Silver failed at its 50-day moving average (DMA) resistance in spectacular fashion. Silver dropped 9% and gave up almost its entire gain from the previous three-day relief rally (click to enlarge images):
Silver fails critical test of resistance at the the 50DMA
As I mentioned in my previous post on silver, I think the price adjustment in silver will be on-going as several relationships revert to their means (gold and silver miners in particular). However, in the meantime, I still consider silver a buy here as long as it is accumulated in phases or stages.
Commodities in general are getting crushed as it appears some major (leveraged?) players are getting squeezed out the market and forced to liquidate in the face of numerous hikes in margin requirements. As I suggested earlier, these squeezes could have ripple effects into other asset classes, especially those bought with a lot of leverage.
The dollar index’s sharp rally back to its 50DMA resistance also makes the current correction look like a stampede out of short dollar positions – dollars that may have been borrowed to buy numerous classes of commodities. The dollar index never retested its multi-decade lows from 2008. I still think it will (and eventually fail that support), so I am inclined to think the rally ends here. If the dollar index manages to push further upward, it will be time once again to consider an extended dollar relief rally.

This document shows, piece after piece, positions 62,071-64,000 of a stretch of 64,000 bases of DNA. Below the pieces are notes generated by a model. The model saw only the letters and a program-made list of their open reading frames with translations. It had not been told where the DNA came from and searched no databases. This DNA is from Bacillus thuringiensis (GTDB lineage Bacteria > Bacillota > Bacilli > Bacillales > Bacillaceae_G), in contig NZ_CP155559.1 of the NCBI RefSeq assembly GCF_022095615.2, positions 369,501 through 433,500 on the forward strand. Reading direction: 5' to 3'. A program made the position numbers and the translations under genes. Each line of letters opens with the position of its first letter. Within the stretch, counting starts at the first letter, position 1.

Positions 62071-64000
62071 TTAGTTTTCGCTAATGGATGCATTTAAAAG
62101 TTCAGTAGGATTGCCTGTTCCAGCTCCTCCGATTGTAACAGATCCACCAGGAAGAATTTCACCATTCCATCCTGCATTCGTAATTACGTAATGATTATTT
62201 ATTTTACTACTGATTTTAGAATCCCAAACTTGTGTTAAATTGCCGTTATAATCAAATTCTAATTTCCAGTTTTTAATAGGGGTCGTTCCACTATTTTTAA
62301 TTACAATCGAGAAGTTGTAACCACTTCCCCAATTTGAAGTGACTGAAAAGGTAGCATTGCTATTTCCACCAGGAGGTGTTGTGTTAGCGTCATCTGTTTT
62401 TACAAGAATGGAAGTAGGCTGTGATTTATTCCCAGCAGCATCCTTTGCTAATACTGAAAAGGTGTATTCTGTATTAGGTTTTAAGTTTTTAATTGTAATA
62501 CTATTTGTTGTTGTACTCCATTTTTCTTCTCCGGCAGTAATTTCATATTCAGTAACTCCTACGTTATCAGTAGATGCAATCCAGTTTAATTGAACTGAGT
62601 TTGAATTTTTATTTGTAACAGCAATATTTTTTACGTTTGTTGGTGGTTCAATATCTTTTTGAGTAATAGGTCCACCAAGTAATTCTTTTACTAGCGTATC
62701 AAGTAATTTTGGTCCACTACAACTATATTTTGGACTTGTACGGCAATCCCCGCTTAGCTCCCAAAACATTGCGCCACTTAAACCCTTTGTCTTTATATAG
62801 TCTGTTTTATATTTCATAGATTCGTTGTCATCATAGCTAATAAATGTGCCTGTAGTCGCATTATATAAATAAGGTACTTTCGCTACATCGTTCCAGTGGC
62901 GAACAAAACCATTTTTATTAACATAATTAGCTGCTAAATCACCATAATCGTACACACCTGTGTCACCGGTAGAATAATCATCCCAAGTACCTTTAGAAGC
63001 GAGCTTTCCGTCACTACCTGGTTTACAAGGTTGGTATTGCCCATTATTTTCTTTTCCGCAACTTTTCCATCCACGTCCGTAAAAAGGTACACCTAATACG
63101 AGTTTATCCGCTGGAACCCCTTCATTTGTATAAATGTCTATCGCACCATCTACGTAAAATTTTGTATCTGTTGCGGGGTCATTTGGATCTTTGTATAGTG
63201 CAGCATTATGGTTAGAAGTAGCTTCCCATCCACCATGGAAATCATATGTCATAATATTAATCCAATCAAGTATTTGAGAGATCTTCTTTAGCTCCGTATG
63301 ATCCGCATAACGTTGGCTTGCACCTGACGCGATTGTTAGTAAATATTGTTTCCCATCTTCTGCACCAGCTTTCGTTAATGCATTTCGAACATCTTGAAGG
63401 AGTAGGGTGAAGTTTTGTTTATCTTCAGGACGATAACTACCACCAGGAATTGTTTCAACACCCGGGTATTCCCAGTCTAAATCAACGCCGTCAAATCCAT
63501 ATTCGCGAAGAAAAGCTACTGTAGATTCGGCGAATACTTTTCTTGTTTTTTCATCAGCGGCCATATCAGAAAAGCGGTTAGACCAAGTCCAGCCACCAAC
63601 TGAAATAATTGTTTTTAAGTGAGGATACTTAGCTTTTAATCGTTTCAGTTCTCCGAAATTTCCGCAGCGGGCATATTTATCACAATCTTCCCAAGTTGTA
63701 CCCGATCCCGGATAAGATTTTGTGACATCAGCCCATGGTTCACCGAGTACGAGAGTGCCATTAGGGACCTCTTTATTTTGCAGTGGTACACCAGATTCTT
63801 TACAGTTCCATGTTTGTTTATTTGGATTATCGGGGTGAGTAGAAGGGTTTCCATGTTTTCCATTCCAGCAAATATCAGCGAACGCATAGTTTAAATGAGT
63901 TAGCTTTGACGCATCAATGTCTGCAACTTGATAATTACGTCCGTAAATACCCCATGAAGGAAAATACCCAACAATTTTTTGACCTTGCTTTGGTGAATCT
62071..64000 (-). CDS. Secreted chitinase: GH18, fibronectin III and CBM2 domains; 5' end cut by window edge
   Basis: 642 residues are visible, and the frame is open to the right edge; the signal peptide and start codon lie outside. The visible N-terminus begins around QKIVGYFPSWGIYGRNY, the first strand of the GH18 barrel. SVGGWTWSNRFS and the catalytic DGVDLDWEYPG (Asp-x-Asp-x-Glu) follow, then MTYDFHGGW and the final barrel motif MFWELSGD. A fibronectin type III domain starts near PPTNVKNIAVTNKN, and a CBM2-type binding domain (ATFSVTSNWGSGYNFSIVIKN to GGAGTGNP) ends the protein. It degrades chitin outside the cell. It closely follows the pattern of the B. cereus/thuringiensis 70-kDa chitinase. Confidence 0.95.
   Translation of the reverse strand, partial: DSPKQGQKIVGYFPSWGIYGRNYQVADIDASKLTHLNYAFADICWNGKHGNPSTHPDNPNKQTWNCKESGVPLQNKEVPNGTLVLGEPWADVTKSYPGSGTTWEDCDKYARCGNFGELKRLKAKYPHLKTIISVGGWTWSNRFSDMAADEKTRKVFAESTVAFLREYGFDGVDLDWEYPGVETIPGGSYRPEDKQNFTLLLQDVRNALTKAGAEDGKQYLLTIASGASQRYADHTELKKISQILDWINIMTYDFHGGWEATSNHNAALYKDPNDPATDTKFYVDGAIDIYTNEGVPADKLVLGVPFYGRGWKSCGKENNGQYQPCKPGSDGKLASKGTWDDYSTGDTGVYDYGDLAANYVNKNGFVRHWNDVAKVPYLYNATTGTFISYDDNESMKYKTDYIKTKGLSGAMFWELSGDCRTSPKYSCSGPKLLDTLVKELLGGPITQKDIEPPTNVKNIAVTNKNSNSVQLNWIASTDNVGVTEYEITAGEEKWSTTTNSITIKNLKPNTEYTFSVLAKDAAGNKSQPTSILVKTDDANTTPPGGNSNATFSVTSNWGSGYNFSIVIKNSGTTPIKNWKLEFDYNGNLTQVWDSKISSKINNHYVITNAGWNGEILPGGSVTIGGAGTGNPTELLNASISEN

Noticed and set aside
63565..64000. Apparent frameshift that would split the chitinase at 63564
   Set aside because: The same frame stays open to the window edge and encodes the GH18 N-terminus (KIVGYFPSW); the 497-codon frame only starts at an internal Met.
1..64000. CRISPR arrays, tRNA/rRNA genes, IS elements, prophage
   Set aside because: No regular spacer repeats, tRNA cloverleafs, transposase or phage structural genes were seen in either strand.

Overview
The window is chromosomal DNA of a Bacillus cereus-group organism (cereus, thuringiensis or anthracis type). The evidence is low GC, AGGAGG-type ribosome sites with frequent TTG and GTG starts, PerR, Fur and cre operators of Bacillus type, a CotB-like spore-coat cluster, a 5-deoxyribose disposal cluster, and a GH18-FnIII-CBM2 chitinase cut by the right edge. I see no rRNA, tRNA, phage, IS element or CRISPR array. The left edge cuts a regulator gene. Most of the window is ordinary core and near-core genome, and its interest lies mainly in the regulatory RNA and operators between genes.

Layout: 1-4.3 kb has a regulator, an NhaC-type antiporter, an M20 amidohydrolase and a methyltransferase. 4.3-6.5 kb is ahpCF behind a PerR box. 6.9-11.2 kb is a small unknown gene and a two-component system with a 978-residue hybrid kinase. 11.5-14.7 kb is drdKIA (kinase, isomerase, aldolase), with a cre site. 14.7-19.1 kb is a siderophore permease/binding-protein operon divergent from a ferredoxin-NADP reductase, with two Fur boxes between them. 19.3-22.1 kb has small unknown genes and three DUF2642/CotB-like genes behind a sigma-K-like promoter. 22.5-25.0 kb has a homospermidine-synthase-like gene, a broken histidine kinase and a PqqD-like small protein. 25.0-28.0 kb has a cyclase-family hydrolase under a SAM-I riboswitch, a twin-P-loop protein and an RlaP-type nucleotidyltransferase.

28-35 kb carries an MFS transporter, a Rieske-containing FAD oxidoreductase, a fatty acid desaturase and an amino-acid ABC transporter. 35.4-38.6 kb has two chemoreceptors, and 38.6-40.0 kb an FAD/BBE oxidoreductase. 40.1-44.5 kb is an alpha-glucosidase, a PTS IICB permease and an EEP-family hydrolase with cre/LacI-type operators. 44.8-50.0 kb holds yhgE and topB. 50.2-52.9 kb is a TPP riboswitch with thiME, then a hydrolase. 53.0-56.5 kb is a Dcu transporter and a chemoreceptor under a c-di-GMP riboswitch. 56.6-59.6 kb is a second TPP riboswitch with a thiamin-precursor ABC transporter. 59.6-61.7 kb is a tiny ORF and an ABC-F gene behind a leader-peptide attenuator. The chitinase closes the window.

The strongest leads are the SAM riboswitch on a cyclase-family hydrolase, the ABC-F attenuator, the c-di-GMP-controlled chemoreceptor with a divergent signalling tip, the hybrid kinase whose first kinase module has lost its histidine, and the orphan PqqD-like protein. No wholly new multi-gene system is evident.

The U.S. dollar gets its turn at 50DMA resistance
However, all eyes should now watch copper. Yes, copper supposedly has a Ph.D. in economics because it has traditionally been used as a barometer of economic conditions. It can also provide some viciously false signals, like the bearish signals in 2006 which proceeded another two-year run before the onset of recession brought copper crashing to earth. I made this same warning last year as I examined the potential double-top in copper.
My eyes are on copper right now because it has struggled with its 50DMA for most of the year, and the metal is now struggling to hold on to support at the 200DMA. A break here could signal a significant follow-through in selling in the rest of the commodity space. I am not prepared to guess at the implications for the economy. For all I know, cheaper prices for commodities may be enough of a net booster for American corporate profits and consumer spending power to outweigh the drag on commodity-producing economies. On the other hand, it could signal that China, the noisy elephant in the trading room, has started quieting down and pulling back on its voracious consumption. Time should soon tell.
Copper tests critical support at its 200DMA
Be careful out there!